Seems complicated, but the food thankfully isn't. However, the menu is a bit puzzling. Similar to The Food Market's menu, there are multiple appetizer divisions like "Finger Food" and "First Bites," plus the less confusing "Principals." I'm not sure what the difference is between the first two categories, or why fried oysters and buffalo popcorn chicken are finger foods but warm brie flatbread and crispy calamari are "first bites." And why "first bites" is the second category on the menu. But maybe I'm the only one who notices these sorts of things.

There were four of us at this particular dinner. Two of us had already eaten two large restaurant meals that week and weren't necessarily in the mood for a third, but it was my birthday and neither of the other two people in our party was going to cook for me.... Rather than share apps and order entrees, as we normally do, we just ordered a mess of "finger foods" and "first bites" in two rounds. We started with the fried oysters, buffalo popcorn chicken, brussels sprouts, and Korean bbq wings.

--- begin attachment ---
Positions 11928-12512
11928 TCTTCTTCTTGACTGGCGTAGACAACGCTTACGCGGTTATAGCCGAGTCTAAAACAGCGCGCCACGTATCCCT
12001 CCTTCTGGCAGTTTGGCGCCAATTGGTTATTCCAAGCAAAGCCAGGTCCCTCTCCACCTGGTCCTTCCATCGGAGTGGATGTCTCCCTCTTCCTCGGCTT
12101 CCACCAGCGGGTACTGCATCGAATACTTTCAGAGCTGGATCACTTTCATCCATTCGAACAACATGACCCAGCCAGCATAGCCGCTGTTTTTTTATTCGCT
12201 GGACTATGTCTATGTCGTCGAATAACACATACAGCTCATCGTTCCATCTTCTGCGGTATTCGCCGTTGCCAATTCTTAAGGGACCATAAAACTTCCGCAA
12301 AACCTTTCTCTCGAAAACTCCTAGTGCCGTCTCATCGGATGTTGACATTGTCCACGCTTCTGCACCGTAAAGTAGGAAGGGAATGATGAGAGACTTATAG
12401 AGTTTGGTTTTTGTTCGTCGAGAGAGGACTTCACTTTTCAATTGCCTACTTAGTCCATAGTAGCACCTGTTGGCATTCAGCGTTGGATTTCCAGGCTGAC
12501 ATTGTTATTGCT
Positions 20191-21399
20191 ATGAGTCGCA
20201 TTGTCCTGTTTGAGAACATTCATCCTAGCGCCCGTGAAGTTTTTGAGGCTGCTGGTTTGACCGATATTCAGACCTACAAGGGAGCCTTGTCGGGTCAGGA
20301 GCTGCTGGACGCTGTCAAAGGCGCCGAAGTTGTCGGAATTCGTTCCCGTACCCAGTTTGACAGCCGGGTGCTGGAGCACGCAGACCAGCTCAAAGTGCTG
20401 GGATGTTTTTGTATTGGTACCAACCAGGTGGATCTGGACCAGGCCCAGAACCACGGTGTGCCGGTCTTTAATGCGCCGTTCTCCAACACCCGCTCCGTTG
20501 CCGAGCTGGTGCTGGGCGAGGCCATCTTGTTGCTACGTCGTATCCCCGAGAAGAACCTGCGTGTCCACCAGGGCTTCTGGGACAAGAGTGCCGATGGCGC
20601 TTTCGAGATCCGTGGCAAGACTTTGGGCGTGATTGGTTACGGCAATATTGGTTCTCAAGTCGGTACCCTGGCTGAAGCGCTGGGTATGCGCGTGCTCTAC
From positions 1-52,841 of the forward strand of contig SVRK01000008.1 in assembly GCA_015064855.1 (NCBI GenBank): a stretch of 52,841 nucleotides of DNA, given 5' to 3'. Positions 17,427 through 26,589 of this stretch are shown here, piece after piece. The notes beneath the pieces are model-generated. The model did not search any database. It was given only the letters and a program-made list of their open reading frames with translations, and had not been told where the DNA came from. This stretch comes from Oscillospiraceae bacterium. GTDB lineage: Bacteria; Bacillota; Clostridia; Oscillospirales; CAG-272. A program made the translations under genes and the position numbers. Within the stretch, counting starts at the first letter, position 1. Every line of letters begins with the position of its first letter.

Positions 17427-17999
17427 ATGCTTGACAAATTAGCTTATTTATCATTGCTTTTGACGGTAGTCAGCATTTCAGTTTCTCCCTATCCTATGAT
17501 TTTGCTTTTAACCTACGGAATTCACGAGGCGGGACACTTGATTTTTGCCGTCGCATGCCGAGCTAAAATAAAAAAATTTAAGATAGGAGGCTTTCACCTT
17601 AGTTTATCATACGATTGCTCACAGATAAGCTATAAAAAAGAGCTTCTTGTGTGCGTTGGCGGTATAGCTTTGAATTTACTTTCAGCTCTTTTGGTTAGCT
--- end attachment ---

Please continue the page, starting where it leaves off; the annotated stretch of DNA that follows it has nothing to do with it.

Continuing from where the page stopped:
The oysters were my favorite of the bunch. They were barely cooked on the inside and nicely crunchy on the outside. The bacon aioli was rich, and despite being under the oysters, didn't render them unreasonably soggy.

The brussels sprouts came in second. We are a family of brussels sprouts lovers and order them everywhere. We tend to enjoy deep fried ones best, because they are usually very crisp, but they're not particularly photogenic. The sprouts at Tark's were still very green, had a nice firm bite, and were well seasoned. They came with more of that nice bacon aioli.